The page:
BOSTON (CBS) — If you haven’t filled out your gift list for the children in your life yet, you have my sympathy. Things may be a bit hectic at the toy stores today.
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And your last-minute shopping may be complicated by the news that you might be risking disappointment by picking up anything low-tech.
According to the New York Times, a survey of a thousand parents found two-thirds of them are giving their two to ten year olds a smartphone or tablet for Christmas. They note the title of a recent cover story in Manhattan Family magazine about what to buy your kids this season: “Smarter Giving with Apps!”
It seems this boom in high-tech “toys” for small children is coming at the expense of more traditional toys, sales of which are flat.
Quick: what’s the hot toy of this holiday season, like Tickle Me Elmo once was? There isn’t one.
This trend toward gadget play might be an app-alling cause for alarm, if it weren’t for the apparent backlash against it.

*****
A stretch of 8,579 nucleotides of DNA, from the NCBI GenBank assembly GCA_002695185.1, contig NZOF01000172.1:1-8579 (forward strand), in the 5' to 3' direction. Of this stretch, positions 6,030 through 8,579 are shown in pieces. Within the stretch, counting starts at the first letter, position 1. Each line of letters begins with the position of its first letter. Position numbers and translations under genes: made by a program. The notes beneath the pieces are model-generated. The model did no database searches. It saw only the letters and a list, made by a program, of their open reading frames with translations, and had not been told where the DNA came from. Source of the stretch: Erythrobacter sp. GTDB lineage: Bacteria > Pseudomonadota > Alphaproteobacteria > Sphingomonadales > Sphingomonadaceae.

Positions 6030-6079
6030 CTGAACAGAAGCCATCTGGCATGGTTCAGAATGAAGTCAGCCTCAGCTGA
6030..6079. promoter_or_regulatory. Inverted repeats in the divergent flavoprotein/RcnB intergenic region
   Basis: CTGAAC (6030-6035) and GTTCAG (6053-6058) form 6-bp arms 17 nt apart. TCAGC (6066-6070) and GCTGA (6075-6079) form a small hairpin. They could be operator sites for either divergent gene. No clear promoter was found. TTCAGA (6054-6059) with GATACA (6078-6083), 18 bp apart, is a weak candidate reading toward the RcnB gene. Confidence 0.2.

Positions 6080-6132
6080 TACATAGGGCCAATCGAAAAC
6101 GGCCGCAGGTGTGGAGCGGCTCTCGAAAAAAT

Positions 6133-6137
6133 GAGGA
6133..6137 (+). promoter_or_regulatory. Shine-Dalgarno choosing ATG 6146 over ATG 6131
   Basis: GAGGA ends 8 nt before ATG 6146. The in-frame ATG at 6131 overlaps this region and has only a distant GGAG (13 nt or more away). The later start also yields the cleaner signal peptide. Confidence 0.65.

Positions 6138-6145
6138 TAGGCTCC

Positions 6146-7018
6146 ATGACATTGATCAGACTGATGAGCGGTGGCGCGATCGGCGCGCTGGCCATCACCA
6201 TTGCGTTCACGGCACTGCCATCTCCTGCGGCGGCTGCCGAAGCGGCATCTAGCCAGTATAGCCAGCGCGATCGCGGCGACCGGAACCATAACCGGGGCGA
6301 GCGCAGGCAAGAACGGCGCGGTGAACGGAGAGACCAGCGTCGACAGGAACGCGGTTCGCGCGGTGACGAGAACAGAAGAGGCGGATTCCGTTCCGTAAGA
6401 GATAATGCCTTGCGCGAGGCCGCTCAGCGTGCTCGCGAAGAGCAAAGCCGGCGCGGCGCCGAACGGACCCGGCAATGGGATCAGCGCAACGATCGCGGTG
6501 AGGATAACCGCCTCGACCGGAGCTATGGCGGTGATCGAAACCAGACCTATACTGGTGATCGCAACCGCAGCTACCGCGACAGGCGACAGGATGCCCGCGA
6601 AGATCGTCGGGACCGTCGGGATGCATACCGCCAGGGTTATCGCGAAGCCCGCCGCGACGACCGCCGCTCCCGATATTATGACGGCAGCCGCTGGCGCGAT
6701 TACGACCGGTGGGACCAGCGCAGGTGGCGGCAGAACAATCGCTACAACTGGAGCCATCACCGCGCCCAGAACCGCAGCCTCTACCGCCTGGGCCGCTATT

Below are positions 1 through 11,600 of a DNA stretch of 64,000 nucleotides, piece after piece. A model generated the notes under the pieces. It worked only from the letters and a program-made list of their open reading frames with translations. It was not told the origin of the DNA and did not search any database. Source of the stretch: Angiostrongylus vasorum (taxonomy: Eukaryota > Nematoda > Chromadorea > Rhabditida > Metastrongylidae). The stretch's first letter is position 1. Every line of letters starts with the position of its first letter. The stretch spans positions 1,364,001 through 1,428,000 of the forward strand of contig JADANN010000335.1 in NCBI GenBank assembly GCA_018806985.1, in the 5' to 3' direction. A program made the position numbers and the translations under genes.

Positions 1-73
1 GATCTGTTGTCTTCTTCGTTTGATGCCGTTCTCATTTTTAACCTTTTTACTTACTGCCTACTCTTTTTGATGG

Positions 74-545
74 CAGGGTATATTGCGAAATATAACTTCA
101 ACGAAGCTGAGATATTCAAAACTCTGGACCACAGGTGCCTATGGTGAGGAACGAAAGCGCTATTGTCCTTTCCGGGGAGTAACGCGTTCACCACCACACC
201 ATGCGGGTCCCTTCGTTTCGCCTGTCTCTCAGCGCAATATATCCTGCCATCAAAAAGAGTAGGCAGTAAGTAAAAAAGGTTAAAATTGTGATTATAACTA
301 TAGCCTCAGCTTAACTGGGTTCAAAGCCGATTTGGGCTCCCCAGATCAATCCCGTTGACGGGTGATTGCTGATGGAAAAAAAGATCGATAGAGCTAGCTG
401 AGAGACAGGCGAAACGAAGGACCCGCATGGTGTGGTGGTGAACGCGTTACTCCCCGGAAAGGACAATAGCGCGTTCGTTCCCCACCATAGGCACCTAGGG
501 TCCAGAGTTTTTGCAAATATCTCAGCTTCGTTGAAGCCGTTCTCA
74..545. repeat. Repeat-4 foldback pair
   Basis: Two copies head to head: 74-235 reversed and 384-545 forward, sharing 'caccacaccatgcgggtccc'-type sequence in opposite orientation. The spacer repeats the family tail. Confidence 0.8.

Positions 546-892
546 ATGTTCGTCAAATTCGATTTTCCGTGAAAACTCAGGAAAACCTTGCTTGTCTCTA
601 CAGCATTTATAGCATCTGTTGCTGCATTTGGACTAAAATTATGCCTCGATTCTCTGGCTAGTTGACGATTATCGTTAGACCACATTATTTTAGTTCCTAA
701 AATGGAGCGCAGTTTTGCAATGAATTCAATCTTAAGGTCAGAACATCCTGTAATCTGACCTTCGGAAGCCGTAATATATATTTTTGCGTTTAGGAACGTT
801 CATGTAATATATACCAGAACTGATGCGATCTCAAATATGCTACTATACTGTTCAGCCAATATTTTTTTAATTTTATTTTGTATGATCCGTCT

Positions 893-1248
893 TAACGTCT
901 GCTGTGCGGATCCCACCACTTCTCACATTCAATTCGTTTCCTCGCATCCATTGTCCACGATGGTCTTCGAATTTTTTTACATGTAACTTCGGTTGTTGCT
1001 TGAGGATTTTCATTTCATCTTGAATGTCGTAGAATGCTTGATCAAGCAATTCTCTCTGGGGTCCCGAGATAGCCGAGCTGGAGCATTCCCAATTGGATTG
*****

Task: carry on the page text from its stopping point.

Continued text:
The Times goes on to report that sales of the Easy Bake Oven are strong, and Hot Wheels are selling well. Barbie still flies off the shelves, and even my toy-industry lookalike, Mr. Potato Head, is still marketable.
“There’s a mind-set in a lot of young moms that a physical toy is a good thing,” says the dean of the Vanderbilt School of Management. “It’s almost a backlash to the popularity of the app.”
Right on, moms, and backlashing dads as well.
The new technology is great for teens and adults with well-developed imaginations to communicate and learn.
But little kids are different.
They don’t need gadgets that fill in all the blanks and draw them into a virtual world where most of the imagining has been done for them.
Kids can make a fantastic toy out of an empty box.
They don’t need to be boxed out of their childhoods by creativity-stifling gifts from well-meaning grown-ups.
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